Feds Would Have Shot Down Pa. Jet

Supreme Court Chief Justice John Roberts speaks to students and faculty at the Northwestern University School of Law in this Feb. 1, 2007 file photo in Chicago. Roberts was taken to a hospital in Maine on Monday, July 30, 2007, after a fall, Supreme Court spokeswoman Kathy Arberg said. AP Photo/M. Spencer Green, file

U.S. officials were considering shooting down the hijacked airliner that crashed in western Pennsylvania, but it crashed first.

"The president made the decision ... that if the plane would not divert, if they wouldn't pay any attention to instructions to move away from the city, as a last resort, our pilots were authorized to take them out," Vice President Dick Cheney told NBC's "Meet the Press" program Sunday.

"People say that's a horrendous decision to make, and it is," Cheney said. But he said the United States "absolutely" would have acted on those orders if it could have prevented the attacks on the World Trade Center or Pentagon, which have left thousands of people feared dead.

"As it turned out, we did not have to execute on that decision," Cheney said.

In addition, a Korean Air jetliner en route to Anchorage signaled that it was being hijacked, though that proved to be a false alarm.

And probers in Pennsylvania on Saturday sent the cockpit voice recorder from the doomed flight to its manufacturer in the hope of extracting information from it.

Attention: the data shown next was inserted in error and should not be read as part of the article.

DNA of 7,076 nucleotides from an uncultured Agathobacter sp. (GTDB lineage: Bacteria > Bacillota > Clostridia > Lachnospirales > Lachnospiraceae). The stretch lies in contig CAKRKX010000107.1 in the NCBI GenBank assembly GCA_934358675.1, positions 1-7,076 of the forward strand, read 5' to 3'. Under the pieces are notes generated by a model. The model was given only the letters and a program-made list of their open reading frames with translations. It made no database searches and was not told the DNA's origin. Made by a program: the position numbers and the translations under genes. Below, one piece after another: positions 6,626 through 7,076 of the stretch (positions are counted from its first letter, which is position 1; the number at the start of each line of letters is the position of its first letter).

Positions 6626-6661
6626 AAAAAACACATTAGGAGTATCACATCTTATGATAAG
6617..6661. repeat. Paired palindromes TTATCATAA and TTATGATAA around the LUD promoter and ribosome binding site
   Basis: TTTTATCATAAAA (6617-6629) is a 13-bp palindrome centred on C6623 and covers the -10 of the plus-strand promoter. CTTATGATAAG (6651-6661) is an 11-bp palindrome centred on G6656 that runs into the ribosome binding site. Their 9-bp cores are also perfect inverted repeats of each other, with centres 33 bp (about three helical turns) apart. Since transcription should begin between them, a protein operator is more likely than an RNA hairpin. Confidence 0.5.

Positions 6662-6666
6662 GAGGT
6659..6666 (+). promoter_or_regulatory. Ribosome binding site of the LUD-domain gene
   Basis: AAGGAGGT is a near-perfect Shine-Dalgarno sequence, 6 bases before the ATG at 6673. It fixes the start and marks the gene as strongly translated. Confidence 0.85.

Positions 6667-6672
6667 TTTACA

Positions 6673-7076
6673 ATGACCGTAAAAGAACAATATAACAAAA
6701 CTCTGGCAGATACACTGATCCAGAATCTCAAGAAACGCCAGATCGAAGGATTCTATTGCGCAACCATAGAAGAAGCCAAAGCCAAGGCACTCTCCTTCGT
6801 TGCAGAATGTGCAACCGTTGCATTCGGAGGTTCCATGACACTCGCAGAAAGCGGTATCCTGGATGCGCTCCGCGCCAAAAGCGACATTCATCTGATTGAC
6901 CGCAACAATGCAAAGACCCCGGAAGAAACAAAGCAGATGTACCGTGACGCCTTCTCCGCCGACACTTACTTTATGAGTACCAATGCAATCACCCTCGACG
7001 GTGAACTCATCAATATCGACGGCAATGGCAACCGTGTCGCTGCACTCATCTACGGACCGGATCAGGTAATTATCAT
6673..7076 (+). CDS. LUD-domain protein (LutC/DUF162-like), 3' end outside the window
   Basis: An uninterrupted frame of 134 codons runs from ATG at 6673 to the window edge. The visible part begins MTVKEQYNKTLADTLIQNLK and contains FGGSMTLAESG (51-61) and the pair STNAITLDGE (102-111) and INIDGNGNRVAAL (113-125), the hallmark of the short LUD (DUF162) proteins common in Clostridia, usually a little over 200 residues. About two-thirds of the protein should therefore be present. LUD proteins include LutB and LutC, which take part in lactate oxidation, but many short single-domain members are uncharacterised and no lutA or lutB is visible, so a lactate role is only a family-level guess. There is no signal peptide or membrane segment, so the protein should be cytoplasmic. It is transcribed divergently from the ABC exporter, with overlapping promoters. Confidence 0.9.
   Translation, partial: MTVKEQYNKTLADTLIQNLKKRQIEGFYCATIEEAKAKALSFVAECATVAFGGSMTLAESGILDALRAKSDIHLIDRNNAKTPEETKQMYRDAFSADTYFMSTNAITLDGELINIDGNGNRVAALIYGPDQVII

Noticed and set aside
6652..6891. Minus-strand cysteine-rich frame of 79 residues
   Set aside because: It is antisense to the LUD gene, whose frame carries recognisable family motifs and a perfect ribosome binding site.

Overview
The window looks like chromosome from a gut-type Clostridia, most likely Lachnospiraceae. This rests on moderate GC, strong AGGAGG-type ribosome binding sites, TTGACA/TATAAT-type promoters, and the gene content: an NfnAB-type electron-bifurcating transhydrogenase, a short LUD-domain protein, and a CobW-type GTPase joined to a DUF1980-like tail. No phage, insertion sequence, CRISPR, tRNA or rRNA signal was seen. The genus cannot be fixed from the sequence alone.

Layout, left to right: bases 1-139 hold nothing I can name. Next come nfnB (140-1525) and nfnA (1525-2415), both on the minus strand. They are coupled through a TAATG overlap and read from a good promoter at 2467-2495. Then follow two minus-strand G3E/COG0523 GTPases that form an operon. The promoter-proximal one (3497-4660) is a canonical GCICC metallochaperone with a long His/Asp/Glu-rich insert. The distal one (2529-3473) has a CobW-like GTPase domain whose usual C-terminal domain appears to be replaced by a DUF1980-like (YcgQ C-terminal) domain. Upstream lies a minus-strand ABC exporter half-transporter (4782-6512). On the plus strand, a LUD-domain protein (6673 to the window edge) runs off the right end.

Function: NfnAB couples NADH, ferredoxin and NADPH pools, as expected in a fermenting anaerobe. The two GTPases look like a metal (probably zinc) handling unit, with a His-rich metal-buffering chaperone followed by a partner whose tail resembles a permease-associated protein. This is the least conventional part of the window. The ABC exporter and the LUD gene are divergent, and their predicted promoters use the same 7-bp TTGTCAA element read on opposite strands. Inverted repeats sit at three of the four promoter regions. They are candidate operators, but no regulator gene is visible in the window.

As the fourth hijacked plane was over Pennsylvania, seemingly headed for Washington, military commanders, the FAA, and White House officials were on a conference call discussing options.

At the time, there were two F-16s armed with air-to-air missiles within 60 miles of Flight 93. But the fighters were still out of missile range when the jetliner crashed, sources said.

No decision had to be made, but administration officials say that, had the jetliner continued toward Washington, the fighter jets would have shot it down. The rationale, say the sources, was that the government was willing to "kill 100 to save a thousand".

Also on Tuesday, the FAA and military officials were alarmed when a Korean Air jetliner inbound to Anchorage sent a radio signal that it too had been hijacked. Before it got to Alaska, jet fighters were trailing it, and the plane eventually landed at a remote base in Canada.

That plane had not been hijacked, and there's been no explanation as to why it was sending out the hijacking signal. But in light of what had already happened in New York and Washington, sources say, that jetliner was also in serious jeopardy of being shot down.